“I suppose if they keep track of [the] IP address, they could adapt” to a given user’s voice, says Jim Glass, a speech recognition expert at MIT. Glass notes that the mobile phone provides an acoustic environment very different from that of a laptop or desktop computer; for one thing, a phone’s microphone is reliably placed right at the user’s mouth, unlike computer microphone setups in homes or offices. “This is the beta version of Chrome,” says Glass. “They’ll be collecting data, and we can be sure they will be refining their models–that’s the nature of the speech-recognition game.”
Even if it’s rough around the edges, sometimes the technology impresses. I tried once again and got back “the final warning sounds of the dress rehearsal at laurel players with nothing to do with stand there.” Not so bad. And the Chrome app nailed it to a letter when all I said was “the quick brown fox jumps over the lazy dog.”
Third-party programmers have also begun creating Web pages capable of using the new feature of Chrome. Already available for trial is a browser plugin called Speechify that lets you search Google, Hulu, YouTube, Amazon, and other sites using voice with Chrome.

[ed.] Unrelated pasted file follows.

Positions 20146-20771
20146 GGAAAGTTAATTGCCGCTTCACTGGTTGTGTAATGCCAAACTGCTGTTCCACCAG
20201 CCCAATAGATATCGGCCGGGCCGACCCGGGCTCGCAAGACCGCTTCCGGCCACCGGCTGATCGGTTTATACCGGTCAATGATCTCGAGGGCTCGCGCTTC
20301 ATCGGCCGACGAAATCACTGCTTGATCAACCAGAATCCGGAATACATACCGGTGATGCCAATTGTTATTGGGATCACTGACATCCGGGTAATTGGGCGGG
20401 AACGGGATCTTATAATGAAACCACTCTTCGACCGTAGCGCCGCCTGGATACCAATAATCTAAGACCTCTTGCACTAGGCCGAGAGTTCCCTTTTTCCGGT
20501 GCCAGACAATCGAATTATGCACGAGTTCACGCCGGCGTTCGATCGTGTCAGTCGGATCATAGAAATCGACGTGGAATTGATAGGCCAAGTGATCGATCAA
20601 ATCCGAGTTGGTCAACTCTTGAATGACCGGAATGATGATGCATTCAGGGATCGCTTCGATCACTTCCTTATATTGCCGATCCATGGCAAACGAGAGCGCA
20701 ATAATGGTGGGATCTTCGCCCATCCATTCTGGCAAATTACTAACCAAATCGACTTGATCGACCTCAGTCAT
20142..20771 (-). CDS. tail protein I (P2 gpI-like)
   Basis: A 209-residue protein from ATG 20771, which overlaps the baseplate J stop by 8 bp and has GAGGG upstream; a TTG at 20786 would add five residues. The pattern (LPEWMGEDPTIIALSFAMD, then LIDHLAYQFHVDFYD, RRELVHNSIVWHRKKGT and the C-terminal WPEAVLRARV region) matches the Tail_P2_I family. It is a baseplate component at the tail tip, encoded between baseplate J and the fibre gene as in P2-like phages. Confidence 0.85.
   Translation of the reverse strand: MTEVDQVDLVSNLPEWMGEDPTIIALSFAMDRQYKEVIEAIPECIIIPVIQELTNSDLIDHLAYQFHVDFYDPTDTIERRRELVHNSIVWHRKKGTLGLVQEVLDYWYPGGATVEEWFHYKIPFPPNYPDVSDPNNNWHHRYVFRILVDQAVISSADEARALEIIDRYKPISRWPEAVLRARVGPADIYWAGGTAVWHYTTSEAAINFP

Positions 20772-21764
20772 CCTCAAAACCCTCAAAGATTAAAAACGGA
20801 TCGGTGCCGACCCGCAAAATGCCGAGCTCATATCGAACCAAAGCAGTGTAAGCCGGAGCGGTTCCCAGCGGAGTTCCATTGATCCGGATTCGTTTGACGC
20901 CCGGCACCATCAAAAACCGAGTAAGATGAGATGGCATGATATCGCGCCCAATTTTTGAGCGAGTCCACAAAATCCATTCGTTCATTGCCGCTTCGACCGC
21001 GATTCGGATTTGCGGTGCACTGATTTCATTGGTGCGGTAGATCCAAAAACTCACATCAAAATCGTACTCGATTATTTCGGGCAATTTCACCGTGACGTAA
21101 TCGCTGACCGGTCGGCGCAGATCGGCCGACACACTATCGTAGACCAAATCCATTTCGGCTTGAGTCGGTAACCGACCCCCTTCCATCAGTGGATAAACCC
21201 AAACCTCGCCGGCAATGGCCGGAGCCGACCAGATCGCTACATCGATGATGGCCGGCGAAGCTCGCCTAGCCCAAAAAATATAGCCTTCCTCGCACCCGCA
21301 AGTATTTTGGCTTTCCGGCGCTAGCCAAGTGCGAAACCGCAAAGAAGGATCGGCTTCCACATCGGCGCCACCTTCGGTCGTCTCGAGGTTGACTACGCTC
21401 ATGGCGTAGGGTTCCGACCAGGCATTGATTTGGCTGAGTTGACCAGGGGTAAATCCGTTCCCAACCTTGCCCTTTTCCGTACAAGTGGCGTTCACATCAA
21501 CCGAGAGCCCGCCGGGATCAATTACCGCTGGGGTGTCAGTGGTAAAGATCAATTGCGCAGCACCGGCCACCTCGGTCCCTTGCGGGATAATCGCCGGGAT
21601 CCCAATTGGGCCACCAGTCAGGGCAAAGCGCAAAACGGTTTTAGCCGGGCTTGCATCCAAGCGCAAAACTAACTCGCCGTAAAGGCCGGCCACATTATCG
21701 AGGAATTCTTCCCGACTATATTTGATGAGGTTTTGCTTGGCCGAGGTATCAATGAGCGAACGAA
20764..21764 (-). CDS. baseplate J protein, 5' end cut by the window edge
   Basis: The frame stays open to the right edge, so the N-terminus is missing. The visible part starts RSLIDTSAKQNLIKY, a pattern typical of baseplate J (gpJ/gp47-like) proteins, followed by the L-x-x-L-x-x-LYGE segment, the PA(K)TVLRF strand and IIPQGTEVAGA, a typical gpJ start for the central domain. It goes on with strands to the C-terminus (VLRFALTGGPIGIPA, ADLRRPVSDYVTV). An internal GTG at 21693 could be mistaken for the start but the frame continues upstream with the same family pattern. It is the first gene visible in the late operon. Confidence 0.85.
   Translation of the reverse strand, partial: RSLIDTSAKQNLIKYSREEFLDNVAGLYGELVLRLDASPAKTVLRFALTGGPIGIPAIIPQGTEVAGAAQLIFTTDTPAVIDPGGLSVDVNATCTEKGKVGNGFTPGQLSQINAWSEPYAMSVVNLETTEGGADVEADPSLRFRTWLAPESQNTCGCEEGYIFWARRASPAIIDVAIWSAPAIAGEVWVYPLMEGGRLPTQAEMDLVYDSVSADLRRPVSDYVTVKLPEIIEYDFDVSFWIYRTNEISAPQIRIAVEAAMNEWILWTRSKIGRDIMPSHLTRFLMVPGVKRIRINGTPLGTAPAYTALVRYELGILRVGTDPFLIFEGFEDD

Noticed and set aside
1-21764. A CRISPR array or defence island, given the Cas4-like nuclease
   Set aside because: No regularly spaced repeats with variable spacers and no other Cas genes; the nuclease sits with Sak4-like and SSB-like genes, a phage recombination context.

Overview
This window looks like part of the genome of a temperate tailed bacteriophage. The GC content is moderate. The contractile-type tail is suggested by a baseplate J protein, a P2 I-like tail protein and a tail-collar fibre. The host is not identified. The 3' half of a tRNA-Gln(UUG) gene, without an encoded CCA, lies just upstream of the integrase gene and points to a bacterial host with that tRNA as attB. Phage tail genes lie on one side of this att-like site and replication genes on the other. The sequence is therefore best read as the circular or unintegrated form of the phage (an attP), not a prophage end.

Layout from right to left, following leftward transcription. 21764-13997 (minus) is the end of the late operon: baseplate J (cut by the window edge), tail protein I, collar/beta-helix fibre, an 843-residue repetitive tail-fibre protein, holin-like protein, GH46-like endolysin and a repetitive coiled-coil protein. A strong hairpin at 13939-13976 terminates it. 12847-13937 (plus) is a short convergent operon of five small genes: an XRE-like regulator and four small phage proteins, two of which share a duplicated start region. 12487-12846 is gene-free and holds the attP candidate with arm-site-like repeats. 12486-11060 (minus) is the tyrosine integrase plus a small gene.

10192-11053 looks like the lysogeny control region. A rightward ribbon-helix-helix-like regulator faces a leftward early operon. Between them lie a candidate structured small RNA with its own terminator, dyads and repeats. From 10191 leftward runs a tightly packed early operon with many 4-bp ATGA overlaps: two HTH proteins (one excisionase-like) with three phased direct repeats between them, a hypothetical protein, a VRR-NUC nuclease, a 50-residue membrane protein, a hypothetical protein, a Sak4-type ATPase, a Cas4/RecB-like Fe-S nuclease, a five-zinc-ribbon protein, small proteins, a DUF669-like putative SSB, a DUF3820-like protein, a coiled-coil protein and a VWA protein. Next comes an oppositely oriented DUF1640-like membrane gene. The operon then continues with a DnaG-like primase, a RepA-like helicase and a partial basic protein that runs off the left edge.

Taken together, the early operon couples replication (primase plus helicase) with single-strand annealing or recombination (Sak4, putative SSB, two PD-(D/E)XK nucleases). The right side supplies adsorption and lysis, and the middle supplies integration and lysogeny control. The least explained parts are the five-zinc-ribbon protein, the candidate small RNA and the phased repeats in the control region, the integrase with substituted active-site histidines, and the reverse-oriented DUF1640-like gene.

Other inventive uses could soon follow. “Games could be taking keyboard, mouse, touch, accelerometer, and speech input together,” says Karl Westin, an expert on HTML5 who works for Nerd Communications, based in Berlin, Germany. “Having an aeroplane game where you could actually scream ‘up, UP, UUUPPP!’ could be fantastic.”
But the technology is more than just a toy—it also points the way to a much more capable Web. HTML4, the last major version of the HTML language, emerged in 1997. Since then, plugins like Silverlight and Flash have added media-processing capabilities to the Web. But HTML5 enables media playback and offline storage via the browser.
“The insight we had was that more and more people were spending all their time in the browser,” says Google’s Brian Rakowski, group product manager for Chrome. E-mail and instant messaging increasingly take place in browsers rather than in separate e-mail or AIM applications. “We’d like it to be case that you never have to install a native application again,” says Rakowski. “The Web should be able to do all of it.”